References for: Causes, evaluation, and treatment.
Medscape Women’s Health 1998 May;3(3):2 (ISSN: 1521-2076) Bick RL; Madden J; Heller KB; Toofanian A
Thrombosis Clinical Center, Department of Medicine (Hematology & Oncology), Presbyterian Hospital of Dallas, Tex., USA.
Impact and Implications of Chromosomal Abnormalities
Chromosome imbalance caused by the absence or duplication of chromosomal material most often results in spontaneous abortion. In a live birth, chromosomal imbalance generally produces some phenotypic effect, most often congenital anomalies and mental retardation. There are 2 basic types of chromosomal imbalance: aberrations in chromosome numbers (numerical abnormalities) and defects in chromosome structure (structural anomalies). These can be diagnosed by cytogenetic study (karyotype analysis) of virtually any tissue type.
Numerical chromosomal abnormalities (aneuploidies) -- the presence of an extra chromosome (trisomy) or a missing chromosome (monosomy) -- result from segregation errors during cell division: Chromosomes do not divide evenly among daughter cells (nondisjunction) (see Fig. 2). For unknown reasons, trisomies are positively associated with advanced maternal age. Polyploidy refers to the presence of an extra set of chromosomes. Triploidy, for example, usually occurs when 2 spermatozoa fertilize an oocyte, resulting in a zygote that contains 3 sets of chromosomes instead of 2 (see Fig. 3). Numerical abnormalities are sporadic, and they do not usually recur in subsequent pregnancies.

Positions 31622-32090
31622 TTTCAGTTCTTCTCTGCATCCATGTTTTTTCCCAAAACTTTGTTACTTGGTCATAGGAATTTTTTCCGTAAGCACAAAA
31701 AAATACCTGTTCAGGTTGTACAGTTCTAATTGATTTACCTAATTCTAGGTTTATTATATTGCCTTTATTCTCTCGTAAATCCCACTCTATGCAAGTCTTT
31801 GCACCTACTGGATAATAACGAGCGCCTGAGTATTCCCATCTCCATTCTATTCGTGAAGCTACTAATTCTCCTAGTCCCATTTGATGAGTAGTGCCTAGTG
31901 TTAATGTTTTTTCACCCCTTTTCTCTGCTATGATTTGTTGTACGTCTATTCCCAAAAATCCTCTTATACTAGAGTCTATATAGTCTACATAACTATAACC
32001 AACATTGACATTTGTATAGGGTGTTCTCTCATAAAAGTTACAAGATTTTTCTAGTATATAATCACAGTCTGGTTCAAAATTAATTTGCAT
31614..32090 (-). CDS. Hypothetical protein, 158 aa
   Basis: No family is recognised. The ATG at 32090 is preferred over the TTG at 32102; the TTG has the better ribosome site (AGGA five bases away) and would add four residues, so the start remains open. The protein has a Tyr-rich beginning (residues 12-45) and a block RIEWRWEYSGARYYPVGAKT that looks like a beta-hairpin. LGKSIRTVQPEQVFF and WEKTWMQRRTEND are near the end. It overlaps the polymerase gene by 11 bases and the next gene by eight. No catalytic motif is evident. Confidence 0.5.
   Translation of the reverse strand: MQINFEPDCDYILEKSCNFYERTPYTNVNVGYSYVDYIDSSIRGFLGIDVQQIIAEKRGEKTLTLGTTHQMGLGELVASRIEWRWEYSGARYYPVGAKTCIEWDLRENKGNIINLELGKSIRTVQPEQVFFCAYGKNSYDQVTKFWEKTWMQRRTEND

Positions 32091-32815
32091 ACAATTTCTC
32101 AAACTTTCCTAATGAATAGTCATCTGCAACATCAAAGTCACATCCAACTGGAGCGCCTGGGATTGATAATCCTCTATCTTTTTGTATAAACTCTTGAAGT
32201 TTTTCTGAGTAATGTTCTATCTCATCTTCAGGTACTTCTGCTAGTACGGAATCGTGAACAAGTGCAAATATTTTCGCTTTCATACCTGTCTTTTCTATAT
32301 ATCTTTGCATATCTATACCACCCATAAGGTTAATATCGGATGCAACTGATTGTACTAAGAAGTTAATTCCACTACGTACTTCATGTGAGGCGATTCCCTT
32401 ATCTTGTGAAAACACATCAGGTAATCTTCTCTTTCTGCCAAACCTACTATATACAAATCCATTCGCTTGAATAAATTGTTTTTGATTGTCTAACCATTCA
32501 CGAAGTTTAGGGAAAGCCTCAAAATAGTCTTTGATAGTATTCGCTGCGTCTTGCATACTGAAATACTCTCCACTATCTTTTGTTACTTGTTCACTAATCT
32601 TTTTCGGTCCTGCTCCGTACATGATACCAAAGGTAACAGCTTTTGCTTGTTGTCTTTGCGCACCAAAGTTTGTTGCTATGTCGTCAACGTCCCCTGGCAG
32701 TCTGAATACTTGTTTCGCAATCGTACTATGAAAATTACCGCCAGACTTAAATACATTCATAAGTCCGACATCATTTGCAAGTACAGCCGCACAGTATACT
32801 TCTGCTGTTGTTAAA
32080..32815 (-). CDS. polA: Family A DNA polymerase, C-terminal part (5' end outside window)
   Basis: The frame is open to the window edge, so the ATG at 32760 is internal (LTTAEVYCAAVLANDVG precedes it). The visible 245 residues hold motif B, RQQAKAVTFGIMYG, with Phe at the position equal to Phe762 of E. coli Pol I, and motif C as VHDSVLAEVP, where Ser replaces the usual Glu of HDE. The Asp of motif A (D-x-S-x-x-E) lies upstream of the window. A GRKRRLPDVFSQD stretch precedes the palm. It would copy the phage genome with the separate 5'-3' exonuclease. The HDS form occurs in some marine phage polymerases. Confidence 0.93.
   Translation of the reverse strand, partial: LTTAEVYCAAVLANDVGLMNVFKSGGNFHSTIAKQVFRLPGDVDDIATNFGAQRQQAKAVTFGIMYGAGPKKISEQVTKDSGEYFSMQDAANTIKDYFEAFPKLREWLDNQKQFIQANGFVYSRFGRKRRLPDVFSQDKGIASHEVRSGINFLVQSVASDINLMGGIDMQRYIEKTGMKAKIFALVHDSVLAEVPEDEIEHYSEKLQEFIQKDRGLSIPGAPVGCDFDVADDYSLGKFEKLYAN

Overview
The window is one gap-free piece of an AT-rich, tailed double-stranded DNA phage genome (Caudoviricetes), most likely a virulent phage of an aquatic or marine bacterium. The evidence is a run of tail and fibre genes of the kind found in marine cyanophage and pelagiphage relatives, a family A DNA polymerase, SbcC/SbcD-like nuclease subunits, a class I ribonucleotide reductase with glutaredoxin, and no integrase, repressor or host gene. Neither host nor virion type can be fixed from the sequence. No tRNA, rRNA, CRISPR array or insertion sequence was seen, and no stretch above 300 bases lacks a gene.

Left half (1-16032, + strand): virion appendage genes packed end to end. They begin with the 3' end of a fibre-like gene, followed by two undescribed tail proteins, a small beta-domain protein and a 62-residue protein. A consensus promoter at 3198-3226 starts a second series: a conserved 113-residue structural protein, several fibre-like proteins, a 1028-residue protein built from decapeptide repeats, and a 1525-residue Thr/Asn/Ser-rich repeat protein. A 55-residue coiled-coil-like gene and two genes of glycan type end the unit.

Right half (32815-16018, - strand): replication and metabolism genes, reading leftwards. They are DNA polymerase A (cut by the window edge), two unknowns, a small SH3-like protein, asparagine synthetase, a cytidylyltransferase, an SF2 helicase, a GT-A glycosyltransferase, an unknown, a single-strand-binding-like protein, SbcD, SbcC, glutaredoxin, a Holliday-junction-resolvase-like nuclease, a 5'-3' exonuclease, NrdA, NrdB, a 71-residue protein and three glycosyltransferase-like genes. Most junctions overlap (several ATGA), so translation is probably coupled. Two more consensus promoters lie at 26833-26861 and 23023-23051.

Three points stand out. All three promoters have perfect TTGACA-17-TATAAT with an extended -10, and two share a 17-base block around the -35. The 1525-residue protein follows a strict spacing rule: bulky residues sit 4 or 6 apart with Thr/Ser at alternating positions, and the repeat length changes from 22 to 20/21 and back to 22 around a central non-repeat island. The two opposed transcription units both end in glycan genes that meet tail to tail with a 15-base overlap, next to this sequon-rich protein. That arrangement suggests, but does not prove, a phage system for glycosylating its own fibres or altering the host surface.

Figure 2. Karyotype of 47,XX+16 (trisomy 16), most common trisomy associated with spontaneous abortion. Recurrence risk for chromosomal anomaly in subsequent pregnancy is 1% or less. (Arrow indicates extra chromosome.)
Figure 3. Karyotype of 69,XXY (triploidy), common finding in spontaneous abortion. Risk for chromosomal anomaly in subsequent pregnancy is not increased significantly.
Structural chromosomal anomalies are different from numerical anomalies in that they consist of a defect in the structure of 1 or more chromosomes. Examples include inversions (part of a chromosome is turned around), rings (a chromosome forms a ring structure), and translocations (parts of chromosomes in the wrong location). Translocations may be reciprocal or Robertsonian. In a reciprocal translocation, pieces from 2 nonhomologous chromosomes have switched places with each other; in a Robertsonian translocation, 2 acrocentric chromosomes -- that is, chromosomes with essentially a single long arm rather than the more normally encountered long and short arms -- are fused together. The acrocentric chromosomes are 13, 14, 24, 15, 21, and 22. In a balanced structural chromosomal anomaly the amount of chromosomal material present is normal, but the configuration is abnormal. An individual carrying a balanced rearrangement would usually not have any phenotypic effect, except for the possibility of impaired fertility and reproduction.
Structural chromosomal abnormalities occur in about 1 of 500 persons. These structural defects may be passed from parent to child; therefore, when a structural anomaly (balanced or unbalanced) is found in a fetus or in an individual, karyotype analysis of parents and possibly other relatives is indicated.